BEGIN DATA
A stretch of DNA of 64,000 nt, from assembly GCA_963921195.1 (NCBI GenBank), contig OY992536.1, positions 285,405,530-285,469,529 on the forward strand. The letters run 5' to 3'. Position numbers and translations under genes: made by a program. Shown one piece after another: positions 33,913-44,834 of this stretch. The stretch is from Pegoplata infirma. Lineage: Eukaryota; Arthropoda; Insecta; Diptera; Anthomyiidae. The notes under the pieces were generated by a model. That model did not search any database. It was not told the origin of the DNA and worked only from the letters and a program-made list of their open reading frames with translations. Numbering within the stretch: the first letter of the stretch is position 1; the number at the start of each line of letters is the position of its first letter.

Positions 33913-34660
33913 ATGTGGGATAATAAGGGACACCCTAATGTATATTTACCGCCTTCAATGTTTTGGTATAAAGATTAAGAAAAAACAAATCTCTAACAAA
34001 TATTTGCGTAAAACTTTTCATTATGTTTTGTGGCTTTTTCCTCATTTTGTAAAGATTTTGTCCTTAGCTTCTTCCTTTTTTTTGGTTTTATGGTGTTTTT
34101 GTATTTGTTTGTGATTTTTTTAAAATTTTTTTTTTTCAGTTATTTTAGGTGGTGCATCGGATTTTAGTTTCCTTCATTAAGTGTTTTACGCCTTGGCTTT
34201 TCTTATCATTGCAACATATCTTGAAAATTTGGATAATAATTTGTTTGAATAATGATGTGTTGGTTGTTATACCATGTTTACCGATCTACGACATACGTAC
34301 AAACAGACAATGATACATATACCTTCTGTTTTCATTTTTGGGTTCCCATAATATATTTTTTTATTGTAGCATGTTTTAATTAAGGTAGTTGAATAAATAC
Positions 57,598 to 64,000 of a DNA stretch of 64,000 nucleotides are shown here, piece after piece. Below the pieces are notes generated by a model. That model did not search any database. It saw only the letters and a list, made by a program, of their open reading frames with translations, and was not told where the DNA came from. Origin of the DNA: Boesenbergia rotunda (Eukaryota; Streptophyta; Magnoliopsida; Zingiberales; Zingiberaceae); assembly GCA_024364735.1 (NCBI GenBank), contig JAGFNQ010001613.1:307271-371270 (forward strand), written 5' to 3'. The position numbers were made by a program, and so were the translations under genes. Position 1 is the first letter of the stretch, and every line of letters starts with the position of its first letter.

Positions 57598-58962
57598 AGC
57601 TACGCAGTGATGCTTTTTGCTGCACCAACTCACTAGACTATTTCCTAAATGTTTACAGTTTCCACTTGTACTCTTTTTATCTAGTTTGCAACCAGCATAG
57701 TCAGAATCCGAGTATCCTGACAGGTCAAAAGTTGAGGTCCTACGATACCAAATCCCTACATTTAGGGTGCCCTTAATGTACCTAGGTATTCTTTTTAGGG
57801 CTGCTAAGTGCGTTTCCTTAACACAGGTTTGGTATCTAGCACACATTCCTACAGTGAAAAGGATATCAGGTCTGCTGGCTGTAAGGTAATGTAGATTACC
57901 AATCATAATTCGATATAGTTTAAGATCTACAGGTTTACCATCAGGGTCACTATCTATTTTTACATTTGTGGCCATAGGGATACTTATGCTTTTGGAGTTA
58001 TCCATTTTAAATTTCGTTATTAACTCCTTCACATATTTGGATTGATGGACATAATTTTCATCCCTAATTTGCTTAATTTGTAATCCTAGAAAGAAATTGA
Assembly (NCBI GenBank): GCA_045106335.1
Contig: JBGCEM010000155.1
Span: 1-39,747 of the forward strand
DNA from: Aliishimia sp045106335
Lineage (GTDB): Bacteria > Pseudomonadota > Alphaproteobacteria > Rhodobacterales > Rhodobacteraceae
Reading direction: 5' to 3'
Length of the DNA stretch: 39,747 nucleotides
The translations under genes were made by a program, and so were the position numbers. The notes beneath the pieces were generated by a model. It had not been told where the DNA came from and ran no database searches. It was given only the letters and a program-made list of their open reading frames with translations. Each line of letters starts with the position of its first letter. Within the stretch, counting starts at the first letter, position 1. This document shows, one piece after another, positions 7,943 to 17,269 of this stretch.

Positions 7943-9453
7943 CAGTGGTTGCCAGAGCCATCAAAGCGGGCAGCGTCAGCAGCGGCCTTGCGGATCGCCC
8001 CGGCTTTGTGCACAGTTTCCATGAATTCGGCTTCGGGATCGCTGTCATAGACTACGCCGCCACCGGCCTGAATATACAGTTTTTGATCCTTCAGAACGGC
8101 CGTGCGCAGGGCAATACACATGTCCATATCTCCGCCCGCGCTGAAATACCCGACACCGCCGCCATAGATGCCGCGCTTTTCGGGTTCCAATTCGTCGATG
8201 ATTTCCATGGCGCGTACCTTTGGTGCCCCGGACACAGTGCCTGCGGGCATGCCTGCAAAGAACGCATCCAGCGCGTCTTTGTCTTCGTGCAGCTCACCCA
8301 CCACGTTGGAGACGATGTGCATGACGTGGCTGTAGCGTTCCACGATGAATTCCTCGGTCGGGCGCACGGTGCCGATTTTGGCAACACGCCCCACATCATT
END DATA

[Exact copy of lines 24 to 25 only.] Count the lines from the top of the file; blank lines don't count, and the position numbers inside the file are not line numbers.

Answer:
Positions 7943-9453
7943 CAGTGGTTGCCAGAGCCATCAAAGCGGGCAGCGTCAGCAGCGGCCTTGCGGATCGCCC